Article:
|CanIndo | Genealogy | Germany | Osnabruck | Wellness|
Mammie and Pappie - 1956
a few words in Ghanaian (Twi)
mede asi - say: medasi
obruni - say: o-bruni
E te sen - etisen
as I can remember, I heard the stories about our family, handed down from
generation to generation. Mammie would tell us (my brothers and sisters)
about our grand-parents from both sides. But more so about the Olenroots.
There seem to be a sense of pride attached to that name and being an
Olenroot. For example: my
brother's ex-wife still uses our last name; both my ex-wives (specially my 2nd
ex) are using the last name "Olenroot". My oldest daughter (Kelly) used her
maiden name during her 1st marriage and only changed it when she married
Alfie (her 2nd husband) on September 4/2004.
stories are imprinted in my mind and now that I live in Canada, I decided to make this web site. Now, not
only my kids, but friends and all relatives can read about us and what or
perhaps who made us what we are today. Of course, we are
responsible for who we
are today, but the make-up of our being comes from those people before us.
is the blood line explained (finally):
So, what does that make me
Growing up I spend a lot more time with my 3 older sisters and their friends. Memories of my hair being done in a pony-tail, braided, wearing a dress etc. A wonder I was able to maintain being "straight"; but because of this, a chance to learn about the female gender. Well, look, no male can ever completely understand women, but at least I have a good understanding of what makes a woman a woman. (and this is not a pick-up line!)
The year is 2004 (October
31, Halloween day) and around 5 or 6 pm the kids will ring the doorbell
and will say: "trick or treat" and at the door we will give them candies
Halloween, or All Hallows Eve, derived from a pagan festival. It is
traditionally the night when ghosts and spirits have the power to roam the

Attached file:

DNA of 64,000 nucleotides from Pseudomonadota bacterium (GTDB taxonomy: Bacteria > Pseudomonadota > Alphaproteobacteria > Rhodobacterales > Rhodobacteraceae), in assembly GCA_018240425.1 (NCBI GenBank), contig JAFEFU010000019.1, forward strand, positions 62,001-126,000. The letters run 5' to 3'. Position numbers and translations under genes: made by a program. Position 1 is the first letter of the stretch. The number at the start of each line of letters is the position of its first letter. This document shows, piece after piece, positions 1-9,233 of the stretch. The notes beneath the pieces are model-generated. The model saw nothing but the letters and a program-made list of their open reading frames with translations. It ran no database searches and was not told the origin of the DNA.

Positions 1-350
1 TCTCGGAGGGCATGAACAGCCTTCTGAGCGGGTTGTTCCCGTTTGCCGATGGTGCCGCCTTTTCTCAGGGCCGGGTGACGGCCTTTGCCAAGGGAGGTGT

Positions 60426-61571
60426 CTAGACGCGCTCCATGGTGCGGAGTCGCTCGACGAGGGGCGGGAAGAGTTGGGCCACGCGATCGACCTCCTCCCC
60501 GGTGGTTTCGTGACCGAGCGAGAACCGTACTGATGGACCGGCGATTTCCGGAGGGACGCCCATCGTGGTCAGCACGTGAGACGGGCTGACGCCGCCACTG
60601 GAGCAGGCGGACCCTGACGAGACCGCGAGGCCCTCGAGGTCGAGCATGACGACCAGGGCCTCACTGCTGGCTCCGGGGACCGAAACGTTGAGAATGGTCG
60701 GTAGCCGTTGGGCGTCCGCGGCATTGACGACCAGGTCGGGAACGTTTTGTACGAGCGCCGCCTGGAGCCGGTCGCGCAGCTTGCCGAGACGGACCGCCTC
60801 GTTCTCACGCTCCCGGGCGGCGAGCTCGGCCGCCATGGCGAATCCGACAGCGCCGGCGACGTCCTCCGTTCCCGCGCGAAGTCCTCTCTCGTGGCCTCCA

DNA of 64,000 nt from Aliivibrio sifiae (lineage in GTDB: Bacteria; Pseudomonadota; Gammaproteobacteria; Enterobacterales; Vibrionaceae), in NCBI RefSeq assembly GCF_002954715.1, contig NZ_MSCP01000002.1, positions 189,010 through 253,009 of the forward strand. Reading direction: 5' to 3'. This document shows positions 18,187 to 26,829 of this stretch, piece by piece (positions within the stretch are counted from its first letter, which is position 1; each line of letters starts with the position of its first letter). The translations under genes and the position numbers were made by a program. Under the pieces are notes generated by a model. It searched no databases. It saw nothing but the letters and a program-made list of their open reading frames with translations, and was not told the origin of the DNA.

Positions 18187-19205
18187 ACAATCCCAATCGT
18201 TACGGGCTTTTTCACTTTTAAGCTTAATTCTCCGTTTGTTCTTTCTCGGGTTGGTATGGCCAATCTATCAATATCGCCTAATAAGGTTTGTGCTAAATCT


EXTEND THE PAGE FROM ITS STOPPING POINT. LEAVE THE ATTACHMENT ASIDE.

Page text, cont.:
world. Halloween falls on October 31st each year.
I was married when I came to Canada in 1975. Had 2 daughters Raquel Jane, now 33 and Sacha, now 29 years old. In 1978 I became a single parent, my 1st marriage lasted 7 years. Their mother left us and I raised my daughters until 1985 when they decided to live with their mother in Toronto. In 1986 I became a father (again) and my son, now 18 years, name is Jonathan Pierre. His mother is Canadian and in 1998 we broke up (17 years); then I met a woman and we were together for 6 years. I was in sales and marketing, was involved with the community as a volunteer, worked with many political candidates helping them during their election, ran for local council in 1994 and in 1997 I received the Ajax Civic Award, because of my community involvement. I have always been a student of history, religion and just anything I am interested in. Now I have finally been able to find a career where I can do what I enjoy most. That is teaching (IT) and do Graphic Design. It took me about 6 years to be able to say this.
I live in Oshawa, just 30 minutes east of Toronto, only 2 blocks away from downtown. I don't really like the winters here (rather have the summer) but that will pass and after fall and winter there is always spring and summer to look forward too. So winter sports? ... Not really... Summer fun? ... yes! beach, park, waterfront, visiting other towns... love it! I often go to the Pow Wow's... the native Indians faire, lots to learn about their way of live; their dances, music, religion and art. More to come......
Dedication: This site is dedicated to the family, those who came before us and those who will be here after us; but specially the Olenroots. Thanks to the efforts of my cousin Frans Ohlenroth from Nijmegen-Holland, the relationship between the family grew to the point that reunions were held in The Netherlands. Frans was also very instrumental in gathering all, if not most, of the information during his trips to Germany and the many stories my parents were able to pass on to him before they joined the spirit world. With his permission I am translating his book for this site called: Het leven van Mathias Conrad Ohlenroth, by Frans W. Ohlenroth; translated: "The life of Mathias Conrad Ohlenroth".
Copy from: Het leven van Mathias
Conrad Ohlenroth, by Frans W. Ohlenroth.